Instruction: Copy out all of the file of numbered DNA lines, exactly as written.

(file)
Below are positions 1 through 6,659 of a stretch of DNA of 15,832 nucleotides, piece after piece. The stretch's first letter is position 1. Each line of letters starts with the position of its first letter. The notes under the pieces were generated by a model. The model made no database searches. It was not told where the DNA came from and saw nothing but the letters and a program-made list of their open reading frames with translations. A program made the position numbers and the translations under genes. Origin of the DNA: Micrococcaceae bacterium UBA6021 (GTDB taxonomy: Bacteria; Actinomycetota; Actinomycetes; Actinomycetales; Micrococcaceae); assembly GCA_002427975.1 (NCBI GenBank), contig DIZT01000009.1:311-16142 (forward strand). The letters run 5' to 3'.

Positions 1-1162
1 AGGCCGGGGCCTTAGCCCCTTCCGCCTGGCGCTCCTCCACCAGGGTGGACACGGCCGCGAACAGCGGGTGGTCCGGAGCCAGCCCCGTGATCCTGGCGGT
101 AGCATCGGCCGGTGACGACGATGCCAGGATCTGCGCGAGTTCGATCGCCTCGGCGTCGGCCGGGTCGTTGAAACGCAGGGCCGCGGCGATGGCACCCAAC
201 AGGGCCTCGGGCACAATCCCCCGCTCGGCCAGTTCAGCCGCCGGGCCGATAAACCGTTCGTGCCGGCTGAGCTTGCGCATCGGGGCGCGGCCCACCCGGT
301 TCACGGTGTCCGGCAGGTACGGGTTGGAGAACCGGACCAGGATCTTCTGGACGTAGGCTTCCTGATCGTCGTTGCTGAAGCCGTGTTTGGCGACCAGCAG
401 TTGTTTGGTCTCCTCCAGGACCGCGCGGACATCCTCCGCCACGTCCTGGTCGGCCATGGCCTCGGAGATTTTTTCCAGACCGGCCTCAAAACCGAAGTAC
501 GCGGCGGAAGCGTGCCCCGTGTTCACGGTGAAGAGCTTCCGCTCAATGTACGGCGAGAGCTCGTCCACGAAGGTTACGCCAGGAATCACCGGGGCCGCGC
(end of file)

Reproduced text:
Below are positions 1 through 6,659 of a stretch of DNA of 15,832 nucleotides, piece after piece. The stretch's first letter is position 1. Each line of letters starts with the position of its first letter. The notes under the pieces were generated by a model. The model made no database searches. It was not told where the DNA came from and saw nothing but the letters and a program-made list of their open reading frames with translations. A program made the position numbers and the translations under genes. Origin of the DNA: Micrococcaceae bacterium UBA6021 (GTDB taxonomy: Bacteria; Actinomycetota; Actinomycetes; Actinomycetales; Micrococcaceae); assembly GCA_002427975.1 (NCBI GenBank), contig DIZT01000009.1:311-16142 (forward strand). The letters run 5' to 3'.

Positions 1-1162
1 AGGCCGGGGCCTTAGCCCCTTCCGCCTGGCGCTCCTCCACCAGGGTGGACACGGCCGCGAACAGCGGGTGGTCCGGAGCCAGCCCCGTGATCCTGGCGGT
101 AGCATCGGCCGGTGACGACGATGCCAGGATCTGCGCGAGTTCGATCGCCTCGGCGTCGGCCGGGTCGTTGAAACGCAGGGCCGCGGCGATGGCACCCAAC
201 AGGGCCTCGGGCACAATCCCCCGCTCGGCCAGTTCAGCCGCCGGGCCGATAAACCGTTCGTGCCGGCTGAGCTTGCGCATCGGGGCGCGGCCCACCCGGT
301 TCACGGTGTCCGGCAGGTACGGGTTGGAGAACCGGACCAGGATCTTCTGGACGTAGGCTTCCTGATCGTCGTTGCTGAAGCCGTGTTTGGCGACCAGCAG
401 TTGTTTGGTCTCCTCCAGGACCGCGCGGACATCCTCCGCCACGTCCTGGTCGGCCATGGCCTCGGAGATTTTTTCCAGACCGGCCTCAAAACCGAAGTAC
501 GCGGCGGAAGCGTGCCCCGTGTTCACGGTGAAGAGCTTCCGCTCAATGTACGGCGAGAGCTCGTCCACGAAGGTTACGCCAGGAATCACCGGGGCCGCGC